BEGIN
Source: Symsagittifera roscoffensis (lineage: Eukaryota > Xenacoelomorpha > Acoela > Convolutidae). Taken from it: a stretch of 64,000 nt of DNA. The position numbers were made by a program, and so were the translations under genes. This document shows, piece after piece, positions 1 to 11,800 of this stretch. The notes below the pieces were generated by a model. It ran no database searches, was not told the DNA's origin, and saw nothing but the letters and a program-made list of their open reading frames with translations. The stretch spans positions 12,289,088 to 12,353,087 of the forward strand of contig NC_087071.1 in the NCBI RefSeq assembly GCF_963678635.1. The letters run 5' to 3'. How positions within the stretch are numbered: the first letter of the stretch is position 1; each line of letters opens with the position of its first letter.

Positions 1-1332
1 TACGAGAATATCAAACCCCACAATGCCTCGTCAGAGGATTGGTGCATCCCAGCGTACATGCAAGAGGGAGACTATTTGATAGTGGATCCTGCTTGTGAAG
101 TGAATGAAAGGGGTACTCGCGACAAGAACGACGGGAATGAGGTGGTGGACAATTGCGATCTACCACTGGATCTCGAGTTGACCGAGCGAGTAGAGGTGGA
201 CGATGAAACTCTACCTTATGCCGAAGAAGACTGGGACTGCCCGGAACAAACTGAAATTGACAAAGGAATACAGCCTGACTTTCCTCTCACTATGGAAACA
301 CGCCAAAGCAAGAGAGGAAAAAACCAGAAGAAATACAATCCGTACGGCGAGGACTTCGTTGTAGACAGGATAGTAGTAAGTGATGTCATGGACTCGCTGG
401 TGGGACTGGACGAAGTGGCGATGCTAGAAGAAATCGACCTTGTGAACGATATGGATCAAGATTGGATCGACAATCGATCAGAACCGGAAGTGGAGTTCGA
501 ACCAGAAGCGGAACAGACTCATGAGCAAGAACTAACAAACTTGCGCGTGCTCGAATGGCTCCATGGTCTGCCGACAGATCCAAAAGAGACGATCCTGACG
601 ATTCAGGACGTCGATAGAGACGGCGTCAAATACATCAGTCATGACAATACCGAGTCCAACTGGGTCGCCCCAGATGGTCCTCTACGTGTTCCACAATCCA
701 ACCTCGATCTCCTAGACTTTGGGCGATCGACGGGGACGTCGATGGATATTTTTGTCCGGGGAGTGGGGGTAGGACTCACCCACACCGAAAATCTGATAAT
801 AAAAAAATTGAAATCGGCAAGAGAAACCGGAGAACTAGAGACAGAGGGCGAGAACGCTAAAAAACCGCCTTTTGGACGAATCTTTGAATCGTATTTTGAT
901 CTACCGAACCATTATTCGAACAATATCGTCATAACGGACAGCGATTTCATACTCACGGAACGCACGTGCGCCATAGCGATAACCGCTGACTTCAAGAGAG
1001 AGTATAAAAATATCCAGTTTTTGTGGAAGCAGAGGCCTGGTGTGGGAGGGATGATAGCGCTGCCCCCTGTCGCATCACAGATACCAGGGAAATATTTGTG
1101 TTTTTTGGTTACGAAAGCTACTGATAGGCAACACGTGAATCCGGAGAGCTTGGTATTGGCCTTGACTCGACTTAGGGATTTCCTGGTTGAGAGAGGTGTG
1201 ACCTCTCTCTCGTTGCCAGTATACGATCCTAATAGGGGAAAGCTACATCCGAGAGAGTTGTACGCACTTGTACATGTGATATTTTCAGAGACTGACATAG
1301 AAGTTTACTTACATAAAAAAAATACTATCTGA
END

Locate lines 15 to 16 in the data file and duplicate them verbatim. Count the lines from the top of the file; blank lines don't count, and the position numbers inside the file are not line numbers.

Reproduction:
1201 ACCTCTCTCTCGTTGCCAGTATACGATCCTAATAGGGGAAAGCTACATCCGAGAGAGTTGTACGCACTTGTACATGTGATATTTTCAGAGACTGACATAG
1301 AAGTTTACTTACATAAAAAAAATACTATCTGA